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# random
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Ellen Spertus

08/13/2022, 1:37 AM
I'm going to use Kotlin in a new Intro Programming course with 100+ students this fall at Mills College in Northeastern. Any suggestions of fun libraries that are well-maintained and well-documented to use in assignments? One I'm looking at is #tornadofx. I think Android development would be too ambitious.
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Oliver.O

08/13/2022, 9:23 AM
If you want to cover UI development, I‘d recommend Compose Desktop, once you familiarize yourself with it. A Singleton consisting of
MutableState
properties as a source of truth would ease understanding. That combination could provide a good basis for getting a glimpse on how attractive UIs are created today.
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Youssef Shoaib [MOD]

08/13/2022, 1:26 PM
I would say though to maybe start with simple console apps just so that the compose stuff doesn't distract. I'd say that maybe start for the first couple of lessons with console, then gradually introduce some simple compose and provide the students with the UI code (and maybe provide some resources so the ambitious ones can explore). Then later on, once they have a good programming foundation, go deep into compose and how it all works (It pains me that I'm writing this because personally I dislike when courses give you some code without deep diving into how it all works, but for the average student they won't be ready to explore that deeply. But please, do provide some initial resources for the really-curious students so that they can challenge themselves)
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Oliver.O

08/13/2022, 1:52 PM
That's what I was initially thinking: Stay with the console to keep things easy. On the other hand, I guess folks would be much better motivated once they discover, hey, I can build stuff I'm experiencing every day on my phone! UIs have generally been so messy that it's almost unbearable. 30 years of failed abstractions. Everyone understands view and model, but no one ever made sense of controllers and other in-between stuff going by different names. And then there's endless wiring and re-wiring of components until you have finally succeeded to entangle yourself. Now there's Compose, which unloads much of the messy stuff from your mental model. It admittedly has lots of black magic behind the scenes, so understanding its complete mechanics with a beginner's background is too much to ask for. But you can provide a good setup (single state model, primary window, Material theme, not forgetting a proper Gradle configuration) to start with. Then you'd introduce a minimal set of Compose components, hopefully enabling an initial feeling of empowerment. After that, you might add selective animations for some Wow! effects. A curated list of which parts of the Compose documentation to look into and what to ignore might be useful. For example I'd favor skipping everything performance-related (recomposition, etc.).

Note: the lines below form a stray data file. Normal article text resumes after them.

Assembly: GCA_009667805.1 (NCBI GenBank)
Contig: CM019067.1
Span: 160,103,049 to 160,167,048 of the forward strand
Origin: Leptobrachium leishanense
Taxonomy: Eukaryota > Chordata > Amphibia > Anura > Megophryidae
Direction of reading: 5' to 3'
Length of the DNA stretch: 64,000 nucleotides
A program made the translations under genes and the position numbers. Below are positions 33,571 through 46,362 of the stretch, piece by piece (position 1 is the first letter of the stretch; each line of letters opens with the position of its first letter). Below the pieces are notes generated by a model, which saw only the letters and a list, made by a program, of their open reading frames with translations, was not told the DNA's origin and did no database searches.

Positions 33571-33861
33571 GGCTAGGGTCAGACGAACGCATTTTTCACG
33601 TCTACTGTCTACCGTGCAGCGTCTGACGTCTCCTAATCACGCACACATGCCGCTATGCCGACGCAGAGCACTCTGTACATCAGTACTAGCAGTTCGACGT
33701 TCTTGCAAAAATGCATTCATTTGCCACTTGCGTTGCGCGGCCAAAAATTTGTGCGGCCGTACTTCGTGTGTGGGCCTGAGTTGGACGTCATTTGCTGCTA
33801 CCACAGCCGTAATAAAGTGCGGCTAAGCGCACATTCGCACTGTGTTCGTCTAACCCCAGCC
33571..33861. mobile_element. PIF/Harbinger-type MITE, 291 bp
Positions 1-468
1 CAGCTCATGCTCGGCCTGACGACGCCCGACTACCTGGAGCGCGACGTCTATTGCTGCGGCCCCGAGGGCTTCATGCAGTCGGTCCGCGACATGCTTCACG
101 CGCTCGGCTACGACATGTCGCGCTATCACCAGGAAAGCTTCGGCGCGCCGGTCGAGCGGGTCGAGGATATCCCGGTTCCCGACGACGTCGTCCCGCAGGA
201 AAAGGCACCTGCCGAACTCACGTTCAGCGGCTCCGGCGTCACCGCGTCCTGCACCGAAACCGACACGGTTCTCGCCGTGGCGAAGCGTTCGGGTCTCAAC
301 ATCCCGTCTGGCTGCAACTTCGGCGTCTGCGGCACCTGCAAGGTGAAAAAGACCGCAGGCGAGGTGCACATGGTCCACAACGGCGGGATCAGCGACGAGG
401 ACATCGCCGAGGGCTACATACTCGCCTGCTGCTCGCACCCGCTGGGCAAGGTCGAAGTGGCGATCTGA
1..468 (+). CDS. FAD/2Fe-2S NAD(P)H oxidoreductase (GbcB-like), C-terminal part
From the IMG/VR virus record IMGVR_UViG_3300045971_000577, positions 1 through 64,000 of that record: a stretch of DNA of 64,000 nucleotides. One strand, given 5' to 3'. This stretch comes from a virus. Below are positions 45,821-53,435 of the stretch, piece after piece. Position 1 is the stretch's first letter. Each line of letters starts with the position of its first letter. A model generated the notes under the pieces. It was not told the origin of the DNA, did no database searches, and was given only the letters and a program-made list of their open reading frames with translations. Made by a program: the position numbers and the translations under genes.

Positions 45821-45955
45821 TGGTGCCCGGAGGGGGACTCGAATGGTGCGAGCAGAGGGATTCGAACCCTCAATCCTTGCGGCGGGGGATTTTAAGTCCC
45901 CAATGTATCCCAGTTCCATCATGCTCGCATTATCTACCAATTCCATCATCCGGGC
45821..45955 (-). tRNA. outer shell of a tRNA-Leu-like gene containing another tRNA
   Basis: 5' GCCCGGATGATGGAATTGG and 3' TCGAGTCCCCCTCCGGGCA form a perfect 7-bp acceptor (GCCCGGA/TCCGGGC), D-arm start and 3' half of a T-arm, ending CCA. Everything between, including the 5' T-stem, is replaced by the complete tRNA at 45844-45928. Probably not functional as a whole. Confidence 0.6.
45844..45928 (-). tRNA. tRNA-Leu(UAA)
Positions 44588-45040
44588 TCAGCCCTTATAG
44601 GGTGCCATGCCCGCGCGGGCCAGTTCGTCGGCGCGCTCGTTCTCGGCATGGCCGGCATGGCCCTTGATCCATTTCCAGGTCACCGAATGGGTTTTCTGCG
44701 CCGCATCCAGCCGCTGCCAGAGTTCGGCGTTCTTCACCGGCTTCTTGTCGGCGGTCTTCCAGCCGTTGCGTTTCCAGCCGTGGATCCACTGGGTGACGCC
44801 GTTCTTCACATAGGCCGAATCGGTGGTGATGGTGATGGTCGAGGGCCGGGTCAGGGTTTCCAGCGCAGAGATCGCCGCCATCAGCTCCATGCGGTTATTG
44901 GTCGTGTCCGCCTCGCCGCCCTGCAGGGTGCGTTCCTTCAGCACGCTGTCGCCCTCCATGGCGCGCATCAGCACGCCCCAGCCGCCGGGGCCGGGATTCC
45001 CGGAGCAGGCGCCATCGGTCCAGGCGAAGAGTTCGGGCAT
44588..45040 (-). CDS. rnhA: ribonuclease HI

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Ellen Spertus